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Question:

From the United Kingdom:

My mother has insulin treated diabetes and MRSA, and recently, her little toe on one foot was recently "snapped off" after a period of time (not a surgical or anaesthetised procedure). She now has been told she has MRSA in the big toe on the same foot, which is very black and has an extremely bad odour, She is in severe pain and takes a lot of medication for it. We seem to be just waiting.

I am so upset because I do not know why this has happened or if it is dangerous (I assume toes falling off is not a healthy sign). Should I be worried? Is the MRSA a result or made more likely by her diabetes? Can this spread? Can I tell if this is really diabetic gangrene?

I am so desperate for information, but our hospital seems content to let my mother go through endless drug treated agony and no drugs are being administered for the actual infection! She is now bedridden and I am at my wits' end.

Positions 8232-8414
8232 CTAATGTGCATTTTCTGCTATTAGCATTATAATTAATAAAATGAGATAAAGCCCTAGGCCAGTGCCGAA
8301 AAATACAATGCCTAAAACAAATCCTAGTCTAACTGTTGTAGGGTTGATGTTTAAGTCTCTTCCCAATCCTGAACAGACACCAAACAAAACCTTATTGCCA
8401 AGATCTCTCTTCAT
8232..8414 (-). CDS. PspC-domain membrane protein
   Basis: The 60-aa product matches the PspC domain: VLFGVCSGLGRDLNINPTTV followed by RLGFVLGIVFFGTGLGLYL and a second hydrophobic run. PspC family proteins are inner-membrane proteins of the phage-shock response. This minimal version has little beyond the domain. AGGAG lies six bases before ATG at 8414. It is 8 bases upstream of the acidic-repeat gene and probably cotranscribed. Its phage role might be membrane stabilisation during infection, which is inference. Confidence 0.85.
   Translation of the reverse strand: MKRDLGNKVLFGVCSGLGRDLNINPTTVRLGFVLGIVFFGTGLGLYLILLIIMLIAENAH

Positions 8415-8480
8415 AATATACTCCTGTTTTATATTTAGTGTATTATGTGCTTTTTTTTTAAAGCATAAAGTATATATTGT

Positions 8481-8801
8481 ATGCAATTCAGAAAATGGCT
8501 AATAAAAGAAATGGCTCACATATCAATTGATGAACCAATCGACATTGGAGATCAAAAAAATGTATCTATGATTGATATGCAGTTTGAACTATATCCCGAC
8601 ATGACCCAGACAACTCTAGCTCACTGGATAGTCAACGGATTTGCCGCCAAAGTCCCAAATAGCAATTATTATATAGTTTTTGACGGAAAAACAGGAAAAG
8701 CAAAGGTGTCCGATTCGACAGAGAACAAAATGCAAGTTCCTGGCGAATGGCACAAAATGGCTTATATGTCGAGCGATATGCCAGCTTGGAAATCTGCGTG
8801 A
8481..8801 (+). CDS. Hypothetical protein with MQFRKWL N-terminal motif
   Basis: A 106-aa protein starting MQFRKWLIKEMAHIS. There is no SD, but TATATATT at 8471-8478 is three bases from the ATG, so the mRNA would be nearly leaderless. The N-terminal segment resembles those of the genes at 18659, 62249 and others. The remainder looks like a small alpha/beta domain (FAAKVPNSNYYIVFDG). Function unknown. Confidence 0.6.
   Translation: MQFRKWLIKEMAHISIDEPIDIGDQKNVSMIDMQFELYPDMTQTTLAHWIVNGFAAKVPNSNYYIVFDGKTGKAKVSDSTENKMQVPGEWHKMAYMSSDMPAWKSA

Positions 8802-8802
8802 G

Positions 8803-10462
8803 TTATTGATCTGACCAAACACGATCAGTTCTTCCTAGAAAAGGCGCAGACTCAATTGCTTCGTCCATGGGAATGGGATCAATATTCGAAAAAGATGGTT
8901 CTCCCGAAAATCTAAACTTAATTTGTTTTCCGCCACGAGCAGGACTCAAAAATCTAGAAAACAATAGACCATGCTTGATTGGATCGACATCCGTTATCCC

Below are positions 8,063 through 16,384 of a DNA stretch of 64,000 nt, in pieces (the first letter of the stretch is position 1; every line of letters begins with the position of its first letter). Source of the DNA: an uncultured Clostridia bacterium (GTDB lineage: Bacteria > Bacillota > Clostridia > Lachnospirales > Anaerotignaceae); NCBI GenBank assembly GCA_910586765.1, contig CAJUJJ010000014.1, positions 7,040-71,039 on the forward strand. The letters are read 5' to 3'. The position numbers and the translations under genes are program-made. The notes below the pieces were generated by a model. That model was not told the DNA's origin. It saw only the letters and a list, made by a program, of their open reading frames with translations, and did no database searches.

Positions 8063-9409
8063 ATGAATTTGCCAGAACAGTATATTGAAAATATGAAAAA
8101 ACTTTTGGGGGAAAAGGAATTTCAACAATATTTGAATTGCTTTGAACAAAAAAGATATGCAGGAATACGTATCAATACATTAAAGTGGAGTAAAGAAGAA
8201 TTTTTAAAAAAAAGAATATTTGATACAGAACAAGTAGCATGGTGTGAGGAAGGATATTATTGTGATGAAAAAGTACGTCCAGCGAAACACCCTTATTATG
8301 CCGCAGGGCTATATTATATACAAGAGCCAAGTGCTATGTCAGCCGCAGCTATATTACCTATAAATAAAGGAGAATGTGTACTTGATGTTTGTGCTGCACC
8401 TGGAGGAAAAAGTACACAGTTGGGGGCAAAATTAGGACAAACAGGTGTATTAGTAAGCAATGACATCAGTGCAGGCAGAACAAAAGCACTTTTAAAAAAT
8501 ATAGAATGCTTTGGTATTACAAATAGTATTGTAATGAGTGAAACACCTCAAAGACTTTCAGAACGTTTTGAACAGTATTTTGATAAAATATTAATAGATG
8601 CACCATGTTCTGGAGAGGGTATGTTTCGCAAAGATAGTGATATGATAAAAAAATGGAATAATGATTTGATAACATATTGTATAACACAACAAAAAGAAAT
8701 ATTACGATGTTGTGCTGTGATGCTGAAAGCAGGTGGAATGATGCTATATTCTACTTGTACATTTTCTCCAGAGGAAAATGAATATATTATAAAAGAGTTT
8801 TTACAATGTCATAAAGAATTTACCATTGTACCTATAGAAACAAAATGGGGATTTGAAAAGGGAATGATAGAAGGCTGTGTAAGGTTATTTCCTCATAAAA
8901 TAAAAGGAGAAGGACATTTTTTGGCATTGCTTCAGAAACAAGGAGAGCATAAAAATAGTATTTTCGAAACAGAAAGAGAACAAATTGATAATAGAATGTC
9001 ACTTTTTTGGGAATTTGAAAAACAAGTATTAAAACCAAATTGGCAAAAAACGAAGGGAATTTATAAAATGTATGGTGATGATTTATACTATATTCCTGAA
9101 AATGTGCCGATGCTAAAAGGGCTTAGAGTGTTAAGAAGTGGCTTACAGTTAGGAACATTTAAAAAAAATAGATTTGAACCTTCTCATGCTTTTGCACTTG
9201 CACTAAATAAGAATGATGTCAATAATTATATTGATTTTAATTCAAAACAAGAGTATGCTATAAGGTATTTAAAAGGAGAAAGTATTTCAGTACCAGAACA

Answer:

Patients with diabetes have an increased risk of amputation, especially digits on the lower extremities. Infection is common when the toes turn black. They can be infected with the bacterium referred to as staph aureus as it is commonly on the skin. The term MRSA refers to methicillin-resistant staph aureus. The methicillin resistance status is determined in the laboratory.

I would suggest that at some point, your mother will need to have the toe removed. The question of timing is an issue. It may be reasonable to talk with her physician to get a better handle on whether she will need surgical intervention. I would also anticipate she needs to be on antibiotics. Unfortunately, this is not a rare event.

JTL

DTQ-20010910180142
Original posting 19 Sep 2001
Posted to Complications

  
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Last Updated: Tuesday April 06, 2010 15:09:26
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